Hello friends, I have wrote about attracting Bird's and Butterfly's to your yard cause lets face it we all like the beauty they bring, but an important element we need to have and welcome to our yards are Bee's!
Most people hate them or fear them which is natural. Even if you do we still need them, without them we wouldn't have our beautiful flowers!
Do you know that we are losing more and more bee's by the year? This doesn't need to be happening, we can do little, inexpensive things to help our buzzy friends. We need them much more than they need us, well they wouldn't need us if we weren't killing them off with all the poisons we put out there.
Here are some easy things you can do for our friends the bees even if you don't have a yard I've given you ways to help them and as a bonus you can eat what you plant. Now this is just a beginning list of plants you can go to a nursery near you and find out about more plants and plants that are native to where you live!
I'm going to type this in 'plain' typing so you can copy and paste easier, since I was told it was hard to in my normal typing!
Plan for blooms season-round. Plant at least three different types of flowers to ensure blooms through as many seasons as possible, thus providing bees with a constant source of food.For example:
- Crocus, Hyacinth, Borage, Calendula, and wild Lilac provide enticing spring blooms.
- Bees feast on Bee Balm, cosmos, Echinacea, snapdragons foxglove, and Hosta in the summer.
- For fall, Zinnias, Sedum, Asters, Witch Hazel and Goldenrod are late bloomers that will tempt foragers.
Build homes for native bees.Leave a patch of the garden in a sunny spot undisturbed for native bees that burrow. Some native bees also need access to soil surface for nesting.For wood- and stem-nesting bees, this means piles of branches, bamboo sections, hollow reeds, or nesting blocks made out of untreated wood. Mason bees need a source of water and mud, and many kinds of bees are attracted to weedy, untended hedgerows.
Only use natural pesticides and fertilizers. Avoid using herbicides or pesticides in the garden. They can be toxic to bees. Ladybugs, spiders, and praying mantises will naturally keep pest populations in check.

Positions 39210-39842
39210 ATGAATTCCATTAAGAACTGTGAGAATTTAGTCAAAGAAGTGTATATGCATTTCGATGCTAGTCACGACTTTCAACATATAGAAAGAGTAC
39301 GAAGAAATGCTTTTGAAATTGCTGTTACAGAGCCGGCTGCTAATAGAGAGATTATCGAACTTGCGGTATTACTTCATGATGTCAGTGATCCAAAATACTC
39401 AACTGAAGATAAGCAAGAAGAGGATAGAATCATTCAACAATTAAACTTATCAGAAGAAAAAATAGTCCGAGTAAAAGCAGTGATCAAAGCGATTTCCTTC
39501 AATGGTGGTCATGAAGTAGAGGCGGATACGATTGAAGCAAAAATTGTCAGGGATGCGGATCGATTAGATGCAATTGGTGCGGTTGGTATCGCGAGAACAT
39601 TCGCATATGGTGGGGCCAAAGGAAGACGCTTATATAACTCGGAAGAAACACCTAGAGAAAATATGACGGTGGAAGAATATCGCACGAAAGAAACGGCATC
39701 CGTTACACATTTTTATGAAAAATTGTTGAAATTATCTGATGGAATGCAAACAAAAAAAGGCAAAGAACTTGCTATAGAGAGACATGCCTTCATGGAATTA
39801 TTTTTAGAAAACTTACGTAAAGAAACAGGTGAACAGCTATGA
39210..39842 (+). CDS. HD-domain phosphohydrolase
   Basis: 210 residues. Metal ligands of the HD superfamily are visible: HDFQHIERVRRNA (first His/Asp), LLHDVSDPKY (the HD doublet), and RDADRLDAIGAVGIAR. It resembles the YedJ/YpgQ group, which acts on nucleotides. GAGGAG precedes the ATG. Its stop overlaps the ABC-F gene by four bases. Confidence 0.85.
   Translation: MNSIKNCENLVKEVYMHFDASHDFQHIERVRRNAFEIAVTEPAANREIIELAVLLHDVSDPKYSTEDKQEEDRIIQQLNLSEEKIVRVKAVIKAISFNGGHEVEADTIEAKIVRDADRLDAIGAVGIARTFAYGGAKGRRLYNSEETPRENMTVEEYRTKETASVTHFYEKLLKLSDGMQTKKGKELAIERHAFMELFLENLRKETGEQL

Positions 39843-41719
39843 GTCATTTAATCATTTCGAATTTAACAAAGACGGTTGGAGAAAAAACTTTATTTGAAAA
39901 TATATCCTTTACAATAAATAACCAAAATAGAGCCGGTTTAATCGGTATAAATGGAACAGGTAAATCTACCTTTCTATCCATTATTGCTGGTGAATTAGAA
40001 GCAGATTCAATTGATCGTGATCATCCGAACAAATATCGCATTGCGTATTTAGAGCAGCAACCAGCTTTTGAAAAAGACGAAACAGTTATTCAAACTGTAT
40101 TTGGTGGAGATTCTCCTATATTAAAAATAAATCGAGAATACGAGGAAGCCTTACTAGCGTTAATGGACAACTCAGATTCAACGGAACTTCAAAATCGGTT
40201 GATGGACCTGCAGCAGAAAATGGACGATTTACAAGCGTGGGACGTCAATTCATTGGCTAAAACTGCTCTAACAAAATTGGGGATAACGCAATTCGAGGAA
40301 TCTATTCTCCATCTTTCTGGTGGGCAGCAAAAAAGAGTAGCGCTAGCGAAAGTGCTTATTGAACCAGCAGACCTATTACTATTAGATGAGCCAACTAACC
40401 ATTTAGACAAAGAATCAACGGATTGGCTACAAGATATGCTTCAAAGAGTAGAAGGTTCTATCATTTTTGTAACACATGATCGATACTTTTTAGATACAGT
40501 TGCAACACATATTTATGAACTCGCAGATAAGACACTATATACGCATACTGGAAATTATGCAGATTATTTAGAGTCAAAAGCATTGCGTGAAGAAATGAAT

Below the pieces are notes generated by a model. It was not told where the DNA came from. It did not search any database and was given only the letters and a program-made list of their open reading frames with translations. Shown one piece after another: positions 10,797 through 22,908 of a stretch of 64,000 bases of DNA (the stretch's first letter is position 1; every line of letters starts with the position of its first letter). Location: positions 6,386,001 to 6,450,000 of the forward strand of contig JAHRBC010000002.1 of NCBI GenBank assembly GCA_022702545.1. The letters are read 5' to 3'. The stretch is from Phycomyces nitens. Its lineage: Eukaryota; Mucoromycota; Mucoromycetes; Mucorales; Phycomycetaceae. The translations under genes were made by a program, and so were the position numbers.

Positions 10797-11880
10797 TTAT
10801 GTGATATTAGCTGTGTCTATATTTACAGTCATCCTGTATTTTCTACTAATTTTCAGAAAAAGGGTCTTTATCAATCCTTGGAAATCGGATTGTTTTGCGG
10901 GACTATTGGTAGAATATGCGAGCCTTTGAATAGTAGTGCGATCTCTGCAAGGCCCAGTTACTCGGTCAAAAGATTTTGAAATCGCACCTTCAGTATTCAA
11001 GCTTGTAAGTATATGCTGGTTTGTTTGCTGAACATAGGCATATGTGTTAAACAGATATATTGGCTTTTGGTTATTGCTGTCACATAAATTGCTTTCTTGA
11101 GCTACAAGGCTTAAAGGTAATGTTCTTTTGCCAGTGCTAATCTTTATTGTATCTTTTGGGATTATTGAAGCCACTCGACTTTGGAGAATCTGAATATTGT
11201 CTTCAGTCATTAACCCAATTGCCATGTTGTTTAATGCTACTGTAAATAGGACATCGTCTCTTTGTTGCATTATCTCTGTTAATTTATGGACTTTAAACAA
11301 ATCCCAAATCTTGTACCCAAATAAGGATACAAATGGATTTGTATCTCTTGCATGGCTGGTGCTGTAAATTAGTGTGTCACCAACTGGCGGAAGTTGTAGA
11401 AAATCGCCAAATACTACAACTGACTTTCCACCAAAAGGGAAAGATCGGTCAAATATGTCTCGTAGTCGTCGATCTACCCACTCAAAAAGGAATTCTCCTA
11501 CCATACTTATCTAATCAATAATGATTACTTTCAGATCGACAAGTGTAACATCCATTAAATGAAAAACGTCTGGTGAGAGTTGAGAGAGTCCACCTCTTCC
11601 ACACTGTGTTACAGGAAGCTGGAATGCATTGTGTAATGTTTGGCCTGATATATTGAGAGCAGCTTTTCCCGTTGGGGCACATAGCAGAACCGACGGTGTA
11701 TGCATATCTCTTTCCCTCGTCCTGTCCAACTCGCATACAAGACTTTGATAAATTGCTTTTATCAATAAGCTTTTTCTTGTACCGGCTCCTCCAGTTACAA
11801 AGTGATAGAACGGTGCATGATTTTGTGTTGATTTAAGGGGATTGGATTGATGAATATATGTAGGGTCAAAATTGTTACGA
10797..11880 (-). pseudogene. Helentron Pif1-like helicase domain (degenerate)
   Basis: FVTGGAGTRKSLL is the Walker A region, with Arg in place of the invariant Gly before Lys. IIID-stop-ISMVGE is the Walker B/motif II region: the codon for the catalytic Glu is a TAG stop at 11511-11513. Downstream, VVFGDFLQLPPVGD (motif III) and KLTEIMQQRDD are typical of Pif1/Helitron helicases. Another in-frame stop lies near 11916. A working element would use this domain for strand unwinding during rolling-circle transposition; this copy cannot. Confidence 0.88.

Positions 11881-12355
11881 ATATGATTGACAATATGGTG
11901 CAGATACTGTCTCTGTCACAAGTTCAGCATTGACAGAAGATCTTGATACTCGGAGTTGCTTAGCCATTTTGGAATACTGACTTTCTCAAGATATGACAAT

Create a “bee bath.” Bees need a place to get fresh, clean water(just like all living creatures). Fill a shallow container of water with pebbles or twigs for the bees to land on while drinking. Make sure to maintain the container full of fresh water to ensure that they know they can return to the same spot every day.
Plant native flowers. Native flowers help feed your bees and are adapted to your region. Try to use native flowers to which local bees are especially adapted.
Select single flower tops such as Daisies and Marigolds, rather than double flower tops such as Double Impatiens. Double headed flowers look showy but produce much less nectar and make it much more difficult for bees to access pollen.
Skip the highly hybridized plants, which have been bred not to seed and so produce very little pollen to feed the bees
So you say you don't have a yard and so can't help the bees? Or grow any fresh Herbs? Yes you can! Here's how!
Even if you don't have a backyard by placing a few herbs and flowers in hanging baskets, pots or recycled containers beside your doorway in a box outside your window you can still have fresh herbs and help the bees. Easy to grow herbs such as chives, thyme, mint, oregano, rosemary, sage, lavender and basil all provide flowers that are especially helpful to honeybees – to say nothing of what they can do for your home cooking! Sure, if you are new to gardening, there’s plenty to learn – but this age-old hobby needn’t be complex or expensive. Of course you can go all out and buy yourself pretty Terra-cotta pots or pricey glazed containers, but you can be cheap and creative by rustling up old wicker baskets, tin cans, plastic tubs, discarded buckets and pails. Look around the neighborhood on trash day – you might just find some unexpected gems begging to be plucked out of the refuse heap.
Once you have collected your new garden or recycled containers, remember to poke a few drainage holes in the bottom of solid containers, and/or line wire or wicker baskets with a semi-permeable membrane and/or sphagnum moss. It’s important for pots to both hold moisture in the soil and to allow for free drainage of water.
You don't have to plant just Herbs there are edible flowers too! When growing herbs and flowers together in the same container, it’s important to make sure that all of your plants are safe for consumption, especially if small children will have access to your pots. Some pretty, edible flower choices for window boxes and patio pots include trailing nasturtiums, (the flowers make a nice, spicy addition to salads), French marigold, pansies, bachelor buttons, johnny jump-ups, violets, impatiens, scented geraniums, mums, and open-flowered, miniature carnations. Honeybees and other pollinators, such as butterflies and hummingbirds will love these plant and you for planting them!